NHL Winter Classic Cancelled: Why It Doesn’t Mean the Season is Doomed
As of 2pm today, the NHL has cancelled the upcoming Winter Classic between the Toronto Maple Leafs and the Detroit Red Wings at the Big House on the campus of the University of Michigan in Ann Arbor. This is not a surprise, as many writers and bloggers alike felt this was coming once the NHL and NHLPA broke a few weeks ago without a deal or any seemingly significant steps toward one.
Yet, despite the NHL’s cancellation of their crown jewel of an event, yes, it is bigger than the Stanley Cup, the general notion that the cancellation season will soon follow is not necessarily true.
There are a few reasons for this, but two stand out above all others.
First, the Winter Classic is the event on the NHL’s schedule, and has been every year since its inception. This one was going to be the biggest yet, not only because the Big House holds over 100,000 people, but because Toronto and Detroit were playing and those are objectively two of the biggest fan bases in the NHL.
The Pittsburgh Penguins have seen the ice twice for their star power, but they simply cannot compete with the fan bases of the Leafs and Red Wings (yet). This Classic was going to be the largest and most majestic of them all, never mind the Hockeytown Winter Festival at Comerica Park in downtown Detroit that would have seen a multitude of games spanning three weeks, including two OHL contests, an AHL contest and the Alumni Game.
With all of this in mind, as stated by ESPN’s Katie Strang this afternoon on Twitter, the NHL couldn’t afford to push this in a marred season:
#CBA The WC is NHL’s signature event and supposed to be a celebration of the game. Tough idea to sell after lockout/during shortened season
— Katie Strang (@KatieStrangESPN) November 2, 2012
As much as the Classic means to the entire NHL, this is one the league simply could not afford to put on given the uncertain state of the game when the CBA is finalized. Would the Big House likely be full to the brim with screaming Wings and Leafs fans? Absolutely. But no fan wants a Winter Classic between two Original Six teams whose beginnings were marred in a labor dispute. The league would not put its whole heart into it, and the game, and the fan’s experience of the game, would suffer because of it.
Never mind the fact that the NHL needed to make another deposit to the University of Michigan this week.
Second, as of early this evening it seems that the NHL and NHLPA have realized that they have finally lost something huge and are going to make an effort to get on the ice as soon as possible.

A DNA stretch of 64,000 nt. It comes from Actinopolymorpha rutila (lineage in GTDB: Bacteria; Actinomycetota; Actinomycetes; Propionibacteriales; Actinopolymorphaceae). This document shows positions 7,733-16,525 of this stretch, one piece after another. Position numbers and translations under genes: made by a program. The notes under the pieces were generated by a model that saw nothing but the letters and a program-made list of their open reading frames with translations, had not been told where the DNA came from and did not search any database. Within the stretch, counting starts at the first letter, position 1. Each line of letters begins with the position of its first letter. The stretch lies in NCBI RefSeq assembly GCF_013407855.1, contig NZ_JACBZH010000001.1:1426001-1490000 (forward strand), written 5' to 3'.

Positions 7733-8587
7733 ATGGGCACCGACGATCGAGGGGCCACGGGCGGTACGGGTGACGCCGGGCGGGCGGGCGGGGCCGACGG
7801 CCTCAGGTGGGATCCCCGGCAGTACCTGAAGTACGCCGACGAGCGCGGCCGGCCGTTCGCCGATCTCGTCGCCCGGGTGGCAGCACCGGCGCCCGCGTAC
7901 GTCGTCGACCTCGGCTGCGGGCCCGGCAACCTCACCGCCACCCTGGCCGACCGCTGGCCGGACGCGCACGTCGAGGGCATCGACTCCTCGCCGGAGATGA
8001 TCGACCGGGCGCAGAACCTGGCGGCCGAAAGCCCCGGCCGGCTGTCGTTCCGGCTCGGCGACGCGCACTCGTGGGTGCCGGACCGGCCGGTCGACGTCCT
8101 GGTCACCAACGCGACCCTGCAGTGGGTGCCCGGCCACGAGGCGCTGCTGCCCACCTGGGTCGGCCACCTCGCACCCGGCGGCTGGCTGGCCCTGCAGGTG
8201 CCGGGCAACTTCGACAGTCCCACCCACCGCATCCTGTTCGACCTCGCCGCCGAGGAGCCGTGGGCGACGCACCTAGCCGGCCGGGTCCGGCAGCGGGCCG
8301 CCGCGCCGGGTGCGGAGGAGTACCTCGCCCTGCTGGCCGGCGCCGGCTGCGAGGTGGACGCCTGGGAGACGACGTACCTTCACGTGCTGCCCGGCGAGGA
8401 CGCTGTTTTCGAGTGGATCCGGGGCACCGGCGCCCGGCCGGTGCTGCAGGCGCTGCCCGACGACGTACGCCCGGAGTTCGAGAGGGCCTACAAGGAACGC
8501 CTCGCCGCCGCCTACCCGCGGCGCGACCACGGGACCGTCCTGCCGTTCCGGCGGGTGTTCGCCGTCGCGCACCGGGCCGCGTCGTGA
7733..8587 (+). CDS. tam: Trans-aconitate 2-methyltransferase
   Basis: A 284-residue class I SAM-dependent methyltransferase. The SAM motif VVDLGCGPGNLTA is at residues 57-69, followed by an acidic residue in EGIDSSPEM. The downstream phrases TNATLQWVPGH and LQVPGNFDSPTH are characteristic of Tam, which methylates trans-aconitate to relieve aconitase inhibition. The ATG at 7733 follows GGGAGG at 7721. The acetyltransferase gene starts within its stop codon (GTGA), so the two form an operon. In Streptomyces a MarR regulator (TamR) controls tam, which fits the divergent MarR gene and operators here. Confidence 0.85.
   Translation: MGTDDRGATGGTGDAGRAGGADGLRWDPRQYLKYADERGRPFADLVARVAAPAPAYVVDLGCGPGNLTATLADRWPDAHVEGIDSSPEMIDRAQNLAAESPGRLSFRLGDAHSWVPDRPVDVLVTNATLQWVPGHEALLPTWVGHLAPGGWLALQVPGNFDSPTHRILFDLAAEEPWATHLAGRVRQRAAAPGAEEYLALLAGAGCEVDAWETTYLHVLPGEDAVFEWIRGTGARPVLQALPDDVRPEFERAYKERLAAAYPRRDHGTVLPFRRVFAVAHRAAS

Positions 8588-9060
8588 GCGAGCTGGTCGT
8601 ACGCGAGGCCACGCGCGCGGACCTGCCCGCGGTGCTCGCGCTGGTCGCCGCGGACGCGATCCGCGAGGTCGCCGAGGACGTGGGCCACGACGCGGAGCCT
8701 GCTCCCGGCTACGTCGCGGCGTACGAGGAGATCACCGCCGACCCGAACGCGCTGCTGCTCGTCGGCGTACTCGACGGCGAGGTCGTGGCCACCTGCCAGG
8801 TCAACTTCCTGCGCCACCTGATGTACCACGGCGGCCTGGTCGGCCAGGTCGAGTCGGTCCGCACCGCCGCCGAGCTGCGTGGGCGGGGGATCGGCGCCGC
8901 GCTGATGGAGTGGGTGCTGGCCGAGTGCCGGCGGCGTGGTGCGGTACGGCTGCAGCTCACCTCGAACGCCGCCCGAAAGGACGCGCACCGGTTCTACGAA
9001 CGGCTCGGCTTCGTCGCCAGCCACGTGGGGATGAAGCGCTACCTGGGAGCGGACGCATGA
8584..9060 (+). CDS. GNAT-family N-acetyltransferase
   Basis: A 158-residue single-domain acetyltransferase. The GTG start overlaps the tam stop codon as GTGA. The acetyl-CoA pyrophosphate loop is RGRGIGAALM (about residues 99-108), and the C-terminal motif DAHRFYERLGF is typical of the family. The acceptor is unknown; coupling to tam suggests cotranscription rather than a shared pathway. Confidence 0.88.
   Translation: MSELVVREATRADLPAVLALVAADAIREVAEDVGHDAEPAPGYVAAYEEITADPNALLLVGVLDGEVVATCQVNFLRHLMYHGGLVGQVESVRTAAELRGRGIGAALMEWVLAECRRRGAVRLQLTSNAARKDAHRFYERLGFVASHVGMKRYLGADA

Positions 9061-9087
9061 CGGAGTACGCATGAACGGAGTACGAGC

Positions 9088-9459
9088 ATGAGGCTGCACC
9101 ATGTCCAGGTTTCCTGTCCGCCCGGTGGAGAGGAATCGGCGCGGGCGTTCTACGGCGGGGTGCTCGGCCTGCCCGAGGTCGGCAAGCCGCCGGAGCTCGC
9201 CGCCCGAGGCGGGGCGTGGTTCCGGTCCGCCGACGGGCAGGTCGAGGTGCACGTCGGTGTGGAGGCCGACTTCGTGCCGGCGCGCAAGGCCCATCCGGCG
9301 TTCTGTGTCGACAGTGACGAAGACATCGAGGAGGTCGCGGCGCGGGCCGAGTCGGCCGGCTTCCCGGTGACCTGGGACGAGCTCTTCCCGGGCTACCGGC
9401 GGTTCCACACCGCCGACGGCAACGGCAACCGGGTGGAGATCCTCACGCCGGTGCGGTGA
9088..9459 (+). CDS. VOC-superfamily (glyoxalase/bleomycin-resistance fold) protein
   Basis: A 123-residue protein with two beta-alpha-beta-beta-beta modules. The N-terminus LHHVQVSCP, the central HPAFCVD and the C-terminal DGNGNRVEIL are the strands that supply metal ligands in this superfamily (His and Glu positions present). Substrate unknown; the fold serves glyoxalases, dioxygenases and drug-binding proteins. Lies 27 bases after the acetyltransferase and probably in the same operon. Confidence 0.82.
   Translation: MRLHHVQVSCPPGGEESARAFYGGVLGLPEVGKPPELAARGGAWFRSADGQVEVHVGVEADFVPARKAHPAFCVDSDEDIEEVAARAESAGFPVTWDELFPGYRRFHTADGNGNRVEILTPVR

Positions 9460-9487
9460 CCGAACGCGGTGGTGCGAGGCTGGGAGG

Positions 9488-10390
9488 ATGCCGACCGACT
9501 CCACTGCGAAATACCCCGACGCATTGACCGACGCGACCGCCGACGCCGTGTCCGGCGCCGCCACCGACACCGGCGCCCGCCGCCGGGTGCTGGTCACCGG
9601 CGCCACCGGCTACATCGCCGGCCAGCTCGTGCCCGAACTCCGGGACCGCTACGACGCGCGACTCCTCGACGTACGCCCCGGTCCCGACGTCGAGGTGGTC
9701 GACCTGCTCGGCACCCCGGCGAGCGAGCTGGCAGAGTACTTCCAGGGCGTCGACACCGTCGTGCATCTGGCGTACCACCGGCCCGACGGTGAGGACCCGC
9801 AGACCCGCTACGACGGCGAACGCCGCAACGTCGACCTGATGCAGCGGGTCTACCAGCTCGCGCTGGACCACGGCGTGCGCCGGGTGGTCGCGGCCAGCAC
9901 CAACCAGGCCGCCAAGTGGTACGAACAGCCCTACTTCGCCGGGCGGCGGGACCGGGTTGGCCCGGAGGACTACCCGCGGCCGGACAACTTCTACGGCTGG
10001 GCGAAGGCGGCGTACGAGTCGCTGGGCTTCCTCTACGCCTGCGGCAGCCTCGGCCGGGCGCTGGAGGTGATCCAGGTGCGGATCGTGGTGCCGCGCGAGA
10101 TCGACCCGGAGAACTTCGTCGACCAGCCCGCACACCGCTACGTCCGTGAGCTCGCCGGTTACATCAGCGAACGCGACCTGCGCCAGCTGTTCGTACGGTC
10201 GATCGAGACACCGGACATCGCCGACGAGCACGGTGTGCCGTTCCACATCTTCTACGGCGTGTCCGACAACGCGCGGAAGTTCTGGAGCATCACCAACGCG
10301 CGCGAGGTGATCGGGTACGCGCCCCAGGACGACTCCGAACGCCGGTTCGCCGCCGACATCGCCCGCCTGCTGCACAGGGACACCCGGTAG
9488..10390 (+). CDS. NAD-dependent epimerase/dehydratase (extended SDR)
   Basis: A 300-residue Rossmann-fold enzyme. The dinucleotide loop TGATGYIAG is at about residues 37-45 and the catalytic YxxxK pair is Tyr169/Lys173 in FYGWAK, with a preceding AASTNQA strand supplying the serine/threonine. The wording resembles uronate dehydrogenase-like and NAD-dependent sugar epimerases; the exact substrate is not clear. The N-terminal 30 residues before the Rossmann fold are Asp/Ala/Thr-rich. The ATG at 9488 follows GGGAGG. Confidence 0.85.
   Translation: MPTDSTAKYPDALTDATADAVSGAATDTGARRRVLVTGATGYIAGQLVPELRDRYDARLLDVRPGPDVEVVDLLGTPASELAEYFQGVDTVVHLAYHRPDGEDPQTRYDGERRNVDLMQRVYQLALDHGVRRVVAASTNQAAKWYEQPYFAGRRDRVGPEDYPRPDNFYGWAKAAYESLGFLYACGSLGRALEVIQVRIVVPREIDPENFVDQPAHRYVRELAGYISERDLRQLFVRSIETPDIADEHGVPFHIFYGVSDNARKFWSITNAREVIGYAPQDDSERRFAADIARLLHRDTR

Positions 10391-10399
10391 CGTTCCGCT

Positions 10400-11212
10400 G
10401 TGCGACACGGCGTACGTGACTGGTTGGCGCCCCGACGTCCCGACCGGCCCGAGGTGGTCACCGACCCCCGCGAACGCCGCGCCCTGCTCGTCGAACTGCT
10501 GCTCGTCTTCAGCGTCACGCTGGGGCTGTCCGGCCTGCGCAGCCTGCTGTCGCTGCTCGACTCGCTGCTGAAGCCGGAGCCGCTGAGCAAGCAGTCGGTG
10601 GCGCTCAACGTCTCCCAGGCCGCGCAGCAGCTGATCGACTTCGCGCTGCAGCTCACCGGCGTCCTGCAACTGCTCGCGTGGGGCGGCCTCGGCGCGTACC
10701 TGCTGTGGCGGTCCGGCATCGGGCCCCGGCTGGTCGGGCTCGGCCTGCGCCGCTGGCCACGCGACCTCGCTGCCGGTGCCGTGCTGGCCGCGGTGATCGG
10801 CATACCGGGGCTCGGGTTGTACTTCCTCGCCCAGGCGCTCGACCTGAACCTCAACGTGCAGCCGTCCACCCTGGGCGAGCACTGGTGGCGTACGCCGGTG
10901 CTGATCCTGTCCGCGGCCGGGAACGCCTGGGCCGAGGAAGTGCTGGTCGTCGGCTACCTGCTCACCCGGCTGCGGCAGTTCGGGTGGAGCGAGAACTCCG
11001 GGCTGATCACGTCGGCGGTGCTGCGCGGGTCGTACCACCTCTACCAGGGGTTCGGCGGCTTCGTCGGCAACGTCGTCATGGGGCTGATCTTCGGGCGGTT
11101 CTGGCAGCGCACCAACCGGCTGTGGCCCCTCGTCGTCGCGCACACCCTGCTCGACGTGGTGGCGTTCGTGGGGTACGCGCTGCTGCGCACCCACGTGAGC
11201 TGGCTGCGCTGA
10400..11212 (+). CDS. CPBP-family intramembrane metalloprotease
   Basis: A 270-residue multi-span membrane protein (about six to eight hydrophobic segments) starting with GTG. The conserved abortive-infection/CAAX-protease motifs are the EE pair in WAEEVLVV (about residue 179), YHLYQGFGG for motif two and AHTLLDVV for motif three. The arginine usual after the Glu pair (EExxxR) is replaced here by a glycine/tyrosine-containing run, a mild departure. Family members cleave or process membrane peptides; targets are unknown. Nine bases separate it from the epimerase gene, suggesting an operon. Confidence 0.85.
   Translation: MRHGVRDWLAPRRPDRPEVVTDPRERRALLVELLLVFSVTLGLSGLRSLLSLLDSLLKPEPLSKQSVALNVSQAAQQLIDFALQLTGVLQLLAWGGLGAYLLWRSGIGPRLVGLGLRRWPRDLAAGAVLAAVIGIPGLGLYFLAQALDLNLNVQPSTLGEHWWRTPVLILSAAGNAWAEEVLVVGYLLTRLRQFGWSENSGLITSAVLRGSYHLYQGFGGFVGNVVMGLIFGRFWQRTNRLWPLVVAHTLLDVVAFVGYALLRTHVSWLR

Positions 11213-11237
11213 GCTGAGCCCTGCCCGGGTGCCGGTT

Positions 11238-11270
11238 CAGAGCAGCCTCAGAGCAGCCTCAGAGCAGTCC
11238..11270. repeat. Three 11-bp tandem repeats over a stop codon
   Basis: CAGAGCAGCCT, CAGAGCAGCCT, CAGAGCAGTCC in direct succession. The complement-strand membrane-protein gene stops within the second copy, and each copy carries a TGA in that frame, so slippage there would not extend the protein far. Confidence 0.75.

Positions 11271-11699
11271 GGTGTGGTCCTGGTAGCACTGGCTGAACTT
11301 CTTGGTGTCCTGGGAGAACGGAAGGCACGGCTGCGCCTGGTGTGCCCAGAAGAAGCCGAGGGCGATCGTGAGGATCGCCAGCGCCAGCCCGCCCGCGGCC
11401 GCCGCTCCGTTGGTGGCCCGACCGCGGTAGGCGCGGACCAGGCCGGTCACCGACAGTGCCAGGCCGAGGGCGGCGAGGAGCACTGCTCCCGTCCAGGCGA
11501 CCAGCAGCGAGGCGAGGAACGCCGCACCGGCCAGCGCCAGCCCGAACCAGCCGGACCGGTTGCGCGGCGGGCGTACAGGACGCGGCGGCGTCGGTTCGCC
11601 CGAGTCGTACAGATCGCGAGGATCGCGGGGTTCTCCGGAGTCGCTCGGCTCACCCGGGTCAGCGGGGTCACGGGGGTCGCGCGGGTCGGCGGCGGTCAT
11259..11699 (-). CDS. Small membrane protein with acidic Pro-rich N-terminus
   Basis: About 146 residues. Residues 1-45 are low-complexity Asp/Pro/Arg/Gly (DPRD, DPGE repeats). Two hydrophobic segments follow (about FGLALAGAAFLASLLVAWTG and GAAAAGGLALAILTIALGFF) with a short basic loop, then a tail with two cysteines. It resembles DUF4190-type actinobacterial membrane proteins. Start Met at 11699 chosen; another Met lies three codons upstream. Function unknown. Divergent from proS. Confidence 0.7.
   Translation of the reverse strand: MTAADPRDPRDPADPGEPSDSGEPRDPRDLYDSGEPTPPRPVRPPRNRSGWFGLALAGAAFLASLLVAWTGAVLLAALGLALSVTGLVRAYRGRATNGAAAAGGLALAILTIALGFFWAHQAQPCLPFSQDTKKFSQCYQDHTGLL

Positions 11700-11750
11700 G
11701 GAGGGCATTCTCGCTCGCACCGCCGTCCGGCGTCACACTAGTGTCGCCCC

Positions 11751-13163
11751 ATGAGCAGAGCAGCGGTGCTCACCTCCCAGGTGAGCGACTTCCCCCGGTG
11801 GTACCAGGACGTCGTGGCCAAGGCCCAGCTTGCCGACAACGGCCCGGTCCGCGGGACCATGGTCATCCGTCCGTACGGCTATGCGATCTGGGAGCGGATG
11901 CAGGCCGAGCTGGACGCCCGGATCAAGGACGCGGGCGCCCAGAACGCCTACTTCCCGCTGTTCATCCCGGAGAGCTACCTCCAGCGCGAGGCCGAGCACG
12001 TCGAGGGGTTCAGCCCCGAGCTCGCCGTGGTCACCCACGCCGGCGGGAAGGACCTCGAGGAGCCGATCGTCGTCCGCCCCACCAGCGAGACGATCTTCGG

Darren Dreger posted on Twitter this extremely positive piece of information:
As we just discussed on Sportscentre. NHL advised PA it will absorb share of Make Whole provision. This is a considerable concession.
— Darren Dreger (@DarrenDreger) November 2, 2012
If you have been following the CBA negotiations at all you know that this is a huge step in the right direction. The NHLPA was not against the proposed 50-50 split the NHL offered a few weeks ago. Their issue was with the fact that the NHL’s rosy-sounding “Make Whole” provision was using the player’s money to do so, not the owners’.
In other words, the owners were saying that the players would be compensated for this upcoming year’s reduction in pay by the other players whose salaries were being cut, not by the owners who agreed to pay those salaries in the first place.
It’s certainly not hard to see why the players were not too fond of this proposal.
It has been said that if the players receive a “soft-landing,” or are gradually brought down to 50-50 over the first two to three years of the new CBA, the CBA would be signed tomorrow. With the owners agreeing to absorb some of the costs of this Make Whole provision, that is exactly what is happening.
As Dreger further stated, there is work to be done on the ins and outs of that concession, but it is a huge step nonetheless. Cynical folks may say this is another NHL sideshow, but now that they have lost their marquee event, the owners and Gary Bettman cannot fool around anymore. The cancellation of the Winter Classic has already put enough of a black eye on the sport to play the “which side is the fan on” game any more.
Yes, there has not been any official talks in awhile, but look for those doors to open up soon, especially with the NHL making the concession they did today. If the season was truly over, this sort of news would not be coming out and the NHL and NHLPA would not be actively trying to get a deal done in the wake of today’s depressing news.
Chins up, hockey fans. There may be some hope yet.
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